I also don’t think that means that “small” is the only way. There needs to be a place for the mid-sized farms and even the bigger farms. But I think the landscape needs to be more open and more accepting of all of it. I hope this book will help make this more of an option of people who don’t want farming to just be the one way.
Farm policy has been in the spotlight recently thanks to Trump’s late nomination of a U.S. Department of Agriculture secretary. There have been reports of some farm groups being anxious about Trump. How are you feeling about the future of small farms, given the current political climate and incoming administration?
From what I’ve seen over my last 15 to 20 years in small-scale agriculture, the organic farming movement operated without any help — and, really, antagonism — from the USDA and government entities and it still successfully grew. There’s no question in my mind that when the USDA took over the organic label and started the National Organic Program that that really kickstarted a lot of help from universities and other organizations and things have been much better. That’s not to say that they couldn’t be better than they are right now, but they are better than they ever were.
I think it’s almost impossible to think there won’t be a major step backwards [under the Trump administration], but I don’t think that step backwards will be particularly problematic. Certainly, with the very minimal subsidies there are and the kind of momentum there is in terms of interest in research, I think we’re still on solid ground. But we’re going to have to make major efforts to continue to move things forward now more than ever.
It sounds like you’re feeling more optimistic than many people might guess you would be. Why is that?
I live in a bit of a bubble here in Portland. We’re so progressive in some ways and there is so much support at the local level, not just in terms of local government, but with the customers — the people at the farmers markets and the support for the CSA growers and restaurateurs using local produce and buying from local farmers. It doesn’t feel like any of that is going to change. If anything, I think in some ways, there’s more of an excuse than ever for that core group to put their support behind these small farms, to double down on that.
I’m optimistic, too, because I do travel and visit farms in other parts of the country. And over the past five to 10 years doing that, I’ve always been impressed when I go see these places. I grew up on the East Coast and in the Midwest, and it was not like that when I lived there 30 years ago. The food scene is changing. Maybe it doesn’t look the same as it looks in Portland, but there are a lot of the same aspects of support for local farms. I meet a lot of farmers who are making it work because restaurants are buying from them and people want their produce at farmers markets. I don’t just see that in this bubble in Portland. I see it everywhere I go.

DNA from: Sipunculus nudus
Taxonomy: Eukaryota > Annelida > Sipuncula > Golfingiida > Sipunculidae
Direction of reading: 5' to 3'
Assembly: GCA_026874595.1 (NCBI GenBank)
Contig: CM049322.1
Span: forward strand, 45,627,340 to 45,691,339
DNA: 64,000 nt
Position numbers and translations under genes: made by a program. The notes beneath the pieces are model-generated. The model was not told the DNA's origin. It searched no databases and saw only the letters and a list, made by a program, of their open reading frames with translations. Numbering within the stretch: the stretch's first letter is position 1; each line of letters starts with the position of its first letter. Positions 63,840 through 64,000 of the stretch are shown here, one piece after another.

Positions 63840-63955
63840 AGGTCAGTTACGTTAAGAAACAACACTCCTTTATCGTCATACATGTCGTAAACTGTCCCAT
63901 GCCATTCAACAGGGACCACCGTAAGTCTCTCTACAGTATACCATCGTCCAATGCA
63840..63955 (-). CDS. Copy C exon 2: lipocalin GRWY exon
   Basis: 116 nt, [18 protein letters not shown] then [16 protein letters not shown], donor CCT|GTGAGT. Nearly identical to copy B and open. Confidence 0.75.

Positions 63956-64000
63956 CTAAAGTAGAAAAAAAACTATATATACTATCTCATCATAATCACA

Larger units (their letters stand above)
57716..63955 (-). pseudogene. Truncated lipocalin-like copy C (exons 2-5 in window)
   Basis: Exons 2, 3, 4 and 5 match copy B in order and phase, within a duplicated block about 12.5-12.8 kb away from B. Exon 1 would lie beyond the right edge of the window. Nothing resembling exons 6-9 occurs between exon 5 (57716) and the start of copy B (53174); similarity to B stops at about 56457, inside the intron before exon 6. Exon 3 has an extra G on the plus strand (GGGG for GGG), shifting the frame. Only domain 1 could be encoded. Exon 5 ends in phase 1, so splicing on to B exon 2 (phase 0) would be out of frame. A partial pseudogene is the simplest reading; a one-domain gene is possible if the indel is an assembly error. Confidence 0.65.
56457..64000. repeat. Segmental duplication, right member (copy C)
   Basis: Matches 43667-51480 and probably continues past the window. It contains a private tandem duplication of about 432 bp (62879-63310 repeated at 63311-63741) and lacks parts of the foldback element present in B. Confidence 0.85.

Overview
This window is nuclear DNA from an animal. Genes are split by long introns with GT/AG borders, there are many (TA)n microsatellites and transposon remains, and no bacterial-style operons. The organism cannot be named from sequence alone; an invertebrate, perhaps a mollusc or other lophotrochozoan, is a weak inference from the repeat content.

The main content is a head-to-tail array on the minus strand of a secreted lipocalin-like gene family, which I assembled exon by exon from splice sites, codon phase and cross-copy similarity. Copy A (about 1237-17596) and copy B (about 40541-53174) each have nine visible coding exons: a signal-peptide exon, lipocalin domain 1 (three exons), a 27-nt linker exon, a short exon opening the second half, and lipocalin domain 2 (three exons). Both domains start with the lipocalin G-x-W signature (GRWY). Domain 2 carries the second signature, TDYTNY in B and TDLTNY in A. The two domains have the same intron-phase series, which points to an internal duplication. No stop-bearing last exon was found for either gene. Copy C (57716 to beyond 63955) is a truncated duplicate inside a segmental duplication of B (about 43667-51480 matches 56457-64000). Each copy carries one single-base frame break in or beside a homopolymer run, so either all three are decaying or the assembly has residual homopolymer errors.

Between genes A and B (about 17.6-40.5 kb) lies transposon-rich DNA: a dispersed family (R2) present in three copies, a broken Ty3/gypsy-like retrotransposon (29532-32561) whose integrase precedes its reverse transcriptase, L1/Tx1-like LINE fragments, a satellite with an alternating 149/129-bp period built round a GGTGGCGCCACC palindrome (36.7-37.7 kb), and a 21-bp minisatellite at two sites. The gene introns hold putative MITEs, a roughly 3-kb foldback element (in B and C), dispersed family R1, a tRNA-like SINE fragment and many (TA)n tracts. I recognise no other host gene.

What are other indications of this movement that you’re seeing?
When I first moved to Portland in 2001, I think there were maybe 15 CSAs serving the area. Now I think it’s at least five or six times that. There were no training programs for new farmers starting out, unless you consider the on-farm jobs, which were limited at the time. Now you have formalized training programs at community colleges and private organizations, as well as through farms. And all of those programs exist because people are interested in getting involved at this scale in this type of agriculture. It’s a huge leap forward. If you track it year to year, it doesn’t seem like much, but if you compare it to 20 or 30 years ago, it’s a leap forward. I don’t see that slowing down. I see it accelerating.
This interview has been edited and condensed for clarity.
Joseph Erbentraut covers promising innovations and challenges in the areas of food, water, agriculture and our climate. Follow Erbentraut on Twitter at @robojojo. Tips? Email firstname.lastname@example.org.